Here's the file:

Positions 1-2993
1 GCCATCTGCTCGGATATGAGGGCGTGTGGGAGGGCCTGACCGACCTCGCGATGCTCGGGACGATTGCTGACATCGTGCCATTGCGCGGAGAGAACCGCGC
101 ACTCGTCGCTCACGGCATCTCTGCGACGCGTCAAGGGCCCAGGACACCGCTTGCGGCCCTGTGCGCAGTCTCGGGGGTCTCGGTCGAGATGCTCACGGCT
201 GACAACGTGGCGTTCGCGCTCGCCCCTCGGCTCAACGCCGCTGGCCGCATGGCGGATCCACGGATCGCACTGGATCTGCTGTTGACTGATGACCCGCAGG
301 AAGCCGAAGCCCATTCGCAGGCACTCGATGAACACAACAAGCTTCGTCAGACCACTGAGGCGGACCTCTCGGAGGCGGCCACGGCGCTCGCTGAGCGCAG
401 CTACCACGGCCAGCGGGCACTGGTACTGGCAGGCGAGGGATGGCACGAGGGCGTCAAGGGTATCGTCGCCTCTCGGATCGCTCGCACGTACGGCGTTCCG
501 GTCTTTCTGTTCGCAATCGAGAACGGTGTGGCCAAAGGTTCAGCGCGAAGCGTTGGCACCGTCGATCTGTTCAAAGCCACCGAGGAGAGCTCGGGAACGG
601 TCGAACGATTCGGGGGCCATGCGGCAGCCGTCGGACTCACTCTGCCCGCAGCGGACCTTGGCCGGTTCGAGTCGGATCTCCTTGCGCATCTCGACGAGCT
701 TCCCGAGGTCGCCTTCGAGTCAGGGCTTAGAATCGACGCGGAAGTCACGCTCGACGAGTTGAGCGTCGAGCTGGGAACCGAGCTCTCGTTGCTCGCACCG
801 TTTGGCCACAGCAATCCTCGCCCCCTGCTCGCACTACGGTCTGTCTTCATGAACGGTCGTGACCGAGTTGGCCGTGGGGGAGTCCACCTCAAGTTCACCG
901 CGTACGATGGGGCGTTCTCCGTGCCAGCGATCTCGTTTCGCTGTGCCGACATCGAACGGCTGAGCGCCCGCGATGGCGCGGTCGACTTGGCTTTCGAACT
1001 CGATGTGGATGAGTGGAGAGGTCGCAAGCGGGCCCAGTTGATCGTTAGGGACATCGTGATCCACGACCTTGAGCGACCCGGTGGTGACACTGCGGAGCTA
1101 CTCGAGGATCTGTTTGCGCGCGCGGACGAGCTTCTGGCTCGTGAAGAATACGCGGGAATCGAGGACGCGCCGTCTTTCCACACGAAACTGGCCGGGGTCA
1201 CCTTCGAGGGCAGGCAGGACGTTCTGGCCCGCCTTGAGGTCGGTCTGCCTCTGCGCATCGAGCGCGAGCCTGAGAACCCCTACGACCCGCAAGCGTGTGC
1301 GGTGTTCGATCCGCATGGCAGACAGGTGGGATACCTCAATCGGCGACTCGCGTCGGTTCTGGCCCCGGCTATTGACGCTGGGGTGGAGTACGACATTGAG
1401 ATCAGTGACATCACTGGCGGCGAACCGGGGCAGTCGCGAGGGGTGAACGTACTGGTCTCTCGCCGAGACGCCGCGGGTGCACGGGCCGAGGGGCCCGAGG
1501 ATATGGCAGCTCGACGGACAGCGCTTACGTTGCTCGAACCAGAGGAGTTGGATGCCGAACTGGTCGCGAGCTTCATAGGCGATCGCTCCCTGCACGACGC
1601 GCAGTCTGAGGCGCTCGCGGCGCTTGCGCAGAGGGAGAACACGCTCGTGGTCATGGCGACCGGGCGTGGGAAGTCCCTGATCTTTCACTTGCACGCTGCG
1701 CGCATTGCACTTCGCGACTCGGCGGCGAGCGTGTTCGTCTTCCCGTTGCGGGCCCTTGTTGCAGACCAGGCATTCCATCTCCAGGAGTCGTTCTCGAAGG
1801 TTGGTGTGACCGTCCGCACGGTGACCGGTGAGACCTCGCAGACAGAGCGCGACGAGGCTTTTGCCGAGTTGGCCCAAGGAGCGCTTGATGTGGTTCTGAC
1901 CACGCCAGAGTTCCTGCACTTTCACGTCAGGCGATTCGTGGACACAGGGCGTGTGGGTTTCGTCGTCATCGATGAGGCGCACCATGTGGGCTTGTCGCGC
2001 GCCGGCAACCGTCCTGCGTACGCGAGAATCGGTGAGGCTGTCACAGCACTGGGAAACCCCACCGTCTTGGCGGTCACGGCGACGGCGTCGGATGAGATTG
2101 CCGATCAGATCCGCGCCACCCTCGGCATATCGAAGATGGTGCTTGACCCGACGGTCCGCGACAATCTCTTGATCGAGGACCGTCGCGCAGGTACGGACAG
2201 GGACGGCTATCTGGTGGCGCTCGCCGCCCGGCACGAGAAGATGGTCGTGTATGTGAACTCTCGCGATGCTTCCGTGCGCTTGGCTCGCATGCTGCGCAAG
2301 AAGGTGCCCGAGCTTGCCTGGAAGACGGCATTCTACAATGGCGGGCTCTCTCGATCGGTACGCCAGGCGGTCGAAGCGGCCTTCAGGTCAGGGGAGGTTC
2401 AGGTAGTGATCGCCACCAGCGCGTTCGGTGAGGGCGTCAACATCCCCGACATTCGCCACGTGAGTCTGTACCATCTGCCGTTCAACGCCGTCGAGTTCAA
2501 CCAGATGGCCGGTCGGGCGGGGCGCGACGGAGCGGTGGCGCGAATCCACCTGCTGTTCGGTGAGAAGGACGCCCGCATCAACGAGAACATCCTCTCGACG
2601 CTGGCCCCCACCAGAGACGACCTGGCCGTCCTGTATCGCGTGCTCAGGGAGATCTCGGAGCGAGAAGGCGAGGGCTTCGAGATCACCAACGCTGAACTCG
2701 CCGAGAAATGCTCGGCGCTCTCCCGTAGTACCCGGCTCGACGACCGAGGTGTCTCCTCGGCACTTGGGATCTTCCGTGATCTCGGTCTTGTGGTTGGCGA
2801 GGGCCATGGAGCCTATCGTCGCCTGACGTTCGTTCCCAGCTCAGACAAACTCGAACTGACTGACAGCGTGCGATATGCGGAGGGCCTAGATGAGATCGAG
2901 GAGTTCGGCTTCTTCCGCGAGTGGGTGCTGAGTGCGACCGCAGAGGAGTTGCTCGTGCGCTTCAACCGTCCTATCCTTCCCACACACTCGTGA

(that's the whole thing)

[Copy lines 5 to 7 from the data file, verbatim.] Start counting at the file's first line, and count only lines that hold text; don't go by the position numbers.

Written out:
301 AAGCCGAAGCCCATTCGCAGGCACTCGATGAACACAACAAGCTTCGTCAGACCACTGAGGCGGACCTCTCGGAGGCGGCCACGGCGCTCGCTGAGCGCAG
401 CTACCACGGCCAGCGGGCACTGGTACTGGCAGGCGAGGGATGGCACGAGGGCGTCAAGGGTATCGTCGCCTCTCGGATCGCTCGCACGTACGGCGTTCCG
501 GTCTTTCTGTTCGCAATCGAGAACGGTGTGGCCAAAGGTTCAGCGCGAAGCGTTGGCACCGTCGATCTGTTCAAAGCCACCGAGGAGAGCTCGGGAACGG